This 24-mile length of trail is located within Monmouth County, New Jersey and runs from Freehold to Highlands. The trail is named for English pioneer Henry Hudson of the Dutch East India Trading Company, who explored the area in the early 17th century. It is paved for almost the entire length, which makes passage easy for humans and their canine companions.
There are several trailheads, each easily accessible from the Garden State Parkway, or several other main highways in Monmouth County. You will enjoy views of wooded areas, streams, open fields, farms, and wetlands for most of the trail, but there are some not-so-scenic views of housing developments and highways.
Walking, running, biking, inline skating, horseback riding and skateboarding are allowed throughout the trail. Dogs are allowed on the trail but they must be kept on-leash. As always, don’t forget to pick up after them!
The Henry Hudson Trail is part of the National Rail-Trail Network. This is a non-profit organization dedicated to turning abandoned railways into natural areas for people to enjoy. The Monmouth County Parks System has leased areas of the trail from New Jersey Transit for recreational use. These retired rails are not completely abandoned and after the lease ends in 2020, New Jersey Transit can resume service along this section of the rail at any time. As a result, plans to complete missing sections of the trail are on hold, as New Jersey Transit is considering reopening the rail in this area as part of their Middlesex-Ocean-Monmouth commuter line.
The Henry Hudson Trail is divided into two sections: North and South, and there are smaller sections along those paths.
The southern half of the Henry Hudson Trail, which opened in 2006, has some areas that are still under construction, but about 10 of the 12 miles are completed. The trail begins in Freehold, and heads north to Matawan.
The trail begins on Dutch Lane in Freehold and heads north travelling parallel to Route 79. This section meanders through housing developments, open fields, farms and wooded areas. Along the way, there are bridges that cross over several streams and highways. Follow it for about 5.25 miles towards Marlboro, and you will come to a set of trails that connect to Big Brook Park. Take the connector for about 1 mile to get to this beautiful park, which covers more than 400 acres of land. The land was purchased for recreational use in 1997, and used to be the site of a large farm. This park contains forests, fields, and plenty of wildlife.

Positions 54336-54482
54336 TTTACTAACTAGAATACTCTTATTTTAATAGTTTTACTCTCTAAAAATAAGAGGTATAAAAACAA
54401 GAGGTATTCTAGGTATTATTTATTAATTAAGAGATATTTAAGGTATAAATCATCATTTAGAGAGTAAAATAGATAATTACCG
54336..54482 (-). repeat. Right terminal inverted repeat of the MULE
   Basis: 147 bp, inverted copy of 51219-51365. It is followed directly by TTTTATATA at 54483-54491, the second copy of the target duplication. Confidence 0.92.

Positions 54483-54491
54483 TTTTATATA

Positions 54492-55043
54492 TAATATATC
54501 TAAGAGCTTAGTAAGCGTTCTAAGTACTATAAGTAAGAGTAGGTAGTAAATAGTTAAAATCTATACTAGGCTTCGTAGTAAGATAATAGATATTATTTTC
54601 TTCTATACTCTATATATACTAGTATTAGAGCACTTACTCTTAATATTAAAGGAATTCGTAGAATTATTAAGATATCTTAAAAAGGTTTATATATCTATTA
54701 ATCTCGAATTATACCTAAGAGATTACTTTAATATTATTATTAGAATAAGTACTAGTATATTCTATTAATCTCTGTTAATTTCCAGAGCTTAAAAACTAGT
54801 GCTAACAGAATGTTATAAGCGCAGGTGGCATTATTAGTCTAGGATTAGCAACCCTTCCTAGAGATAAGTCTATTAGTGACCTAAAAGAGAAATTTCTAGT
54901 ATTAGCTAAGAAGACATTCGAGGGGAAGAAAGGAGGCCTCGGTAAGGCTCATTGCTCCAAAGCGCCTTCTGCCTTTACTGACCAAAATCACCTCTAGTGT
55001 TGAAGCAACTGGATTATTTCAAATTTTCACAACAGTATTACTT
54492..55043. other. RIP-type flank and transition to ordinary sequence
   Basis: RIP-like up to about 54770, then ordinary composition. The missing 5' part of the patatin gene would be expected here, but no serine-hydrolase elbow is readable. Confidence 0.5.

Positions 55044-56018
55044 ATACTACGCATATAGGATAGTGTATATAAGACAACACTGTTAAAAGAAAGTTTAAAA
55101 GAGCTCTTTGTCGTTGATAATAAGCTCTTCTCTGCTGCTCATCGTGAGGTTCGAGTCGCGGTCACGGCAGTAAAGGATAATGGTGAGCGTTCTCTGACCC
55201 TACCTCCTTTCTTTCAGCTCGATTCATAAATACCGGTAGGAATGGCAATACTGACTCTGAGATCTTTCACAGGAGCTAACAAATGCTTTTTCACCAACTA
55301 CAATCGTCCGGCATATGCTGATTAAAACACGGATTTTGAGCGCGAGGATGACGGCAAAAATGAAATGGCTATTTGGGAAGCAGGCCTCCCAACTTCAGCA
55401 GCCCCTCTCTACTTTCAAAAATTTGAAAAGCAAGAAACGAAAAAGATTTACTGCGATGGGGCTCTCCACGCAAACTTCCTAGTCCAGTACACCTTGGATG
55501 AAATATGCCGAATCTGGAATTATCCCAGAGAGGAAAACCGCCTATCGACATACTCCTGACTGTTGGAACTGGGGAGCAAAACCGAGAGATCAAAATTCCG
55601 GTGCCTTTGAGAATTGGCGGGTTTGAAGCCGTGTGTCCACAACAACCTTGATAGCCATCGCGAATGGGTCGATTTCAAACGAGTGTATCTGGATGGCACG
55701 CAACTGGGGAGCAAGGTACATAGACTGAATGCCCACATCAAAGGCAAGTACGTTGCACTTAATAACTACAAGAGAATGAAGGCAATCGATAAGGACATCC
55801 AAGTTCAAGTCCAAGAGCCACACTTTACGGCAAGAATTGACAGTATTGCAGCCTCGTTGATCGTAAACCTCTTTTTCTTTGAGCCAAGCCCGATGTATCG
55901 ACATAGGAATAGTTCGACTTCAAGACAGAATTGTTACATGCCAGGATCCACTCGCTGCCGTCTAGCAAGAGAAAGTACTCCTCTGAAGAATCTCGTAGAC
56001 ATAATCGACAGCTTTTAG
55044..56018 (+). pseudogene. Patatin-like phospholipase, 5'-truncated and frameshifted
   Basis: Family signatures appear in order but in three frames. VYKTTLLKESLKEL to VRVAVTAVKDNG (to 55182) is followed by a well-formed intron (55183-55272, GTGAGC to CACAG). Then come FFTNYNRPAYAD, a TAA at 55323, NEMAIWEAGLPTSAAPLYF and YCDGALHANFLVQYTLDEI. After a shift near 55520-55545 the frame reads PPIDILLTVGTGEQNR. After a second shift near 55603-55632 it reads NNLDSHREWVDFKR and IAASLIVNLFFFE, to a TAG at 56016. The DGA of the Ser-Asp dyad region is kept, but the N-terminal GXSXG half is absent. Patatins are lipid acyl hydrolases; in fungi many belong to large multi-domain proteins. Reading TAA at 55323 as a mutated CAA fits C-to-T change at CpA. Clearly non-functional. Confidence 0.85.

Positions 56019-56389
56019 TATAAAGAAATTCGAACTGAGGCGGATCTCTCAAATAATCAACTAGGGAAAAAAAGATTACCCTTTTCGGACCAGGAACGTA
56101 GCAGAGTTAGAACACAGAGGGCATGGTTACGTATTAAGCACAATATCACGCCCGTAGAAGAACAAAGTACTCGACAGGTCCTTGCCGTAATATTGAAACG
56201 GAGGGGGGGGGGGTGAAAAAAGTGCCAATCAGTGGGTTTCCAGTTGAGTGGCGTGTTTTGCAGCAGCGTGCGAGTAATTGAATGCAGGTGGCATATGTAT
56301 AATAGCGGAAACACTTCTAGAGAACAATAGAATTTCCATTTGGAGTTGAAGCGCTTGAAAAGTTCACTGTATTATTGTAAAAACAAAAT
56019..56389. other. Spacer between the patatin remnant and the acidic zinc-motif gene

There is a section in Marlboro where the trail is incomplete, and this divides the South Trail into 2 distinct areas. Make your way to the next part of the trail by following a few city blocks.
The northern half of this section is about 4.5 miles in length, and passes through Aberdeen on its way from Marlboro to Matawan. This path was laid in 2005 and is in excellent condition. About half of this section is wooded, and the last part of the trail is close to shopping areas and restaurants.
The northern section of the Henry Hudson Trail is about 10 miles in length and runs east from the border of Aberdeen/Keyport to Highlands. This section, sometimes called the Atlantic Trail, parallels Route 36 for much of the way. There are many road crossings, which can be somewhat dangerous, so watch out for your pooch in these areas. Paved in 1997, this is the oldest section of the trail, and the pavement does have many tree roots, so be aware if you are biking along the trail.
There are not many points of interest along this path, but you can get a view of the ocean far in the distance at many points along the way. There are marshes containing wooden bridges. A notable pit-stop about a mile off of this trail is the boardwalk in Keansburg, which would be great for grabbing a quick bite or cold drink. There are many road crossings, which require frequent stops for traffic; about every quarter to half mile. Towards the end of this section, there is a bridge that crosses over the very busy meeting of Routes 35 and 36. If your pet gets scared around loud noises, or does not like cars, you may want to avoid this area.
There is no trail linking the final two sections of the Henry Hudson Trail, and it requires users to use the road between the Avenue D and the Highlands Marina in Atlantic Highlands.
The final 1.4 mile section of the trail, called the Bayshore Extension, links Atlantic Highlands and Highlands, and ends at Popamora Point on the Sandy Hook Bay. This section was almost totally destroyed by Hurricane Sandy, and its future is in question. Some sections in the Atlantic Highlands are very muddy, and wooden paths across sandy areas have been mostly destroyed. Construction vehicles may be seen in this area, as repairs of damages done by Hurricane Sandy are still underway. The trail is open, but use caution, especially with your pets.
The Henry Hudson Trail is a beautiful outdoor refuge located within a suburban area along coastal New Jersey. If you are in the area and looking for an enjoyable way to spend a few hours, why not pack up your pooch and head to this scenic man-made trail.